The idea of a modular smartphone has been around for a while, with many big name brands trying to tackle the ambitious journey to bring it to life. These projects have always come to an abrupt and disappointing end, but where companies like Google and LG have failed, Facebook plans to try and succeed.
Facebook published a patent application on Thursday detailing its own take on a “modular electromechanical device” that includes all of the key features we’ve come to expect from modern day smartphones such as speakers, a microphone, touch display and even GPS.
Modular hardware allows users to swap out components on the fly in a simple and easy plug-and-play way. Old parts would unclip, making way for newer parts to snap on, allowing for swift upgrades and repairs.
Despite Google’s Project Ara failing, key members of the project’s team now work at Facebook’s Building 8 group and are responsible for the new patent application. This branch is Facebook’s consumer hardware lab that works on futuristic projects such as brain and skin sensors that allow the user to type with their mind or understand language through their skin.
A rendered design of Facebook’s modular device
As of yet, it is unclear exactly what the device in the patent will be used for, although Business Insider has reported that Building 8 is focusing on the development of cutting-edge camera and machine learning technology, according to sources close to the matter. While this does sound much like a phone, the device could function more akin to Amazon’s Alexa speaker. The team’s head of new product information, Bernard Richardson, has previously worked at Amazon on the Alexa speaker according to his LinkedIn profile.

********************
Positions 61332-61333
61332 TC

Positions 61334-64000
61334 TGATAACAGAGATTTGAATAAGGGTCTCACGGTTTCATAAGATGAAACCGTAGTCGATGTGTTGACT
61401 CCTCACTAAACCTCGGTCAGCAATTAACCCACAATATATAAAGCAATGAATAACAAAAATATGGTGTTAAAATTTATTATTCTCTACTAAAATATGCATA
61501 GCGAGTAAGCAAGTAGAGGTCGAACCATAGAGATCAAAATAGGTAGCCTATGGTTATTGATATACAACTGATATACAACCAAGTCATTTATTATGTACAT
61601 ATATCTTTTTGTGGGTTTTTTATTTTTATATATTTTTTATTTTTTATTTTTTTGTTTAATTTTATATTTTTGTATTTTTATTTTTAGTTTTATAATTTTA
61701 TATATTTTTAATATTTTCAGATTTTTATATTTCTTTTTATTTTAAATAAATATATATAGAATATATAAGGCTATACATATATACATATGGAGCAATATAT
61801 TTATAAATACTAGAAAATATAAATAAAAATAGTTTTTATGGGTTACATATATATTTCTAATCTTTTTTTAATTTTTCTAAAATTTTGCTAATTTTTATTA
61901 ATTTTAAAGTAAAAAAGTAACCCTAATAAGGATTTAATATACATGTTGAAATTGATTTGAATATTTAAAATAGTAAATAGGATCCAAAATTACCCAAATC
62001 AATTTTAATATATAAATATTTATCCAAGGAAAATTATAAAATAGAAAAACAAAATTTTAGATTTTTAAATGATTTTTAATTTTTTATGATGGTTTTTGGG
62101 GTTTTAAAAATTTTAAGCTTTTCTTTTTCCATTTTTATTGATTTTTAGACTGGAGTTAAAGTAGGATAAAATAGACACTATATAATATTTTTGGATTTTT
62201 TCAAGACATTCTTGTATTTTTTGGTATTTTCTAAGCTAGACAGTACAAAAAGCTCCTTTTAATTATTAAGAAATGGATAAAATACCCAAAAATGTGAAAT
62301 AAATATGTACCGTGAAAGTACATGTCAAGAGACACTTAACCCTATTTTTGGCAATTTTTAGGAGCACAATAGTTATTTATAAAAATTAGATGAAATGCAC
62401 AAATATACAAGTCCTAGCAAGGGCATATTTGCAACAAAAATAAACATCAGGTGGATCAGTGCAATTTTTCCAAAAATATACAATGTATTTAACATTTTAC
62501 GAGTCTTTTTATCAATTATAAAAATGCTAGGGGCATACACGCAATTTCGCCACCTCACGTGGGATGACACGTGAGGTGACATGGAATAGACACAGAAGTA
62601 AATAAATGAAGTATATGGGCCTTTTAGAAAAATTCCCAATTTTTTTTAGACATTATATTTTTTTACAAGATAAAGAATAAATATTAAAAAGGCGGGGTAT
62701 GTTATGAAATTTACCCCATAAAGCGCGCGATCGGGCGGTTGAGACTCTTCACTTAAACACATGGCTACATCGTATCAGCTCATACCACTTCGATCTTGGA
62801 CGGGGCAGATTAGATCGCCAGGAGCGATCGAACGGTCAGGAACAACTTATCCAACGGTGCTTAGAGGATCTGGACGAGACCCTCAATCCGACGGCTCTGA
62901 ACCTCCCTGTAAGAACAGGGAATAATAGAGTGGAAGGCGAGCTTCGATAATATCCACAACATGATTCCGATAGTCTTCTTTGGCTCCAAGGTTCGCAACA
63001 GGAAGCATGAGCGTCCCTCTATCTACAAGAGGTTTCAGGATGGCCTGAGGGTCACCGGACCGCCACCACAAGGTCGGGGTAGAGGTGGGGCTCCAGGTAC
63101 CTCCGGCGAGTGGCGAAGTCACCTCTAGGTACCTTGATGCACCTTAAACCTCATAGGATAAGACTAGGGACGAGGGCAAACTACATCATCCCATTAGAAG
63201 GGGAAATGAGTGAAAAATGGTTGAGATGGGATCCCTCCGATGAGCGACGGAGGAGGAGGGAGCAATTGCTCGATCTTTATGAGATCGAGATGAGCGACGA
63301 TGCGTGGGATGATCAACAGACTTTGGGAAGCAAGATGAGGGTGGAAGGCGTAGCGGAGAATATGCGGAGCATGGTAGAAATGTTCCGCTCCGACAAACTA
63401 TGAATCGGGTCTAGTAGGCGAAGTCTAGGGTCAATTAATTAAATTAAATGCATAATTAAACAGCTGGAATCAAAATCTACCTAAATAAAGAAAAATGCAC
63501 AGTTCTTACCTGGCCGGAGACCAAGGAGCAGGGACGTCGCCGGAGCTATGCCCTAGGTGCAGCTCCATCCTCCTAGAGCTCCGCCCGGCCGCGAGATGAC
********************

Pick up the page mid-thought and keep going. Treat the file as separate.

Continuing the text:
Other members of Building 8’s lineup include former employees from Apple and Motorola as well as Google, many of which are experienced in the development of phones and tablets. The division is also creating a retail and e-commerce team in order to sell the gadgets created by the group.
Facebook are confident in its Building 8 division, stating how much more beneficial modular systems will be over the way current gadgets are manufactured.
“Typically, the hardware components included in the consumer electronics that are considered ‘outdated’ are still useable,” Thursday’s patent, which was originally filed in January 2016, reads. “However, the hardware components can no longer be re-used since consumer electronics are designed as closed systems. From a consumer prospective, the life cycle of conventional consumer electronics is expensive and wasteful.”
KitGuru Says: Every time I get my hopes up for a modular smartphone, I’m strung along until feeling rather let down that the technology just isn’t quite there yet. Do you think that Facebook can pull it off? What do you think Building 8’s new device will be?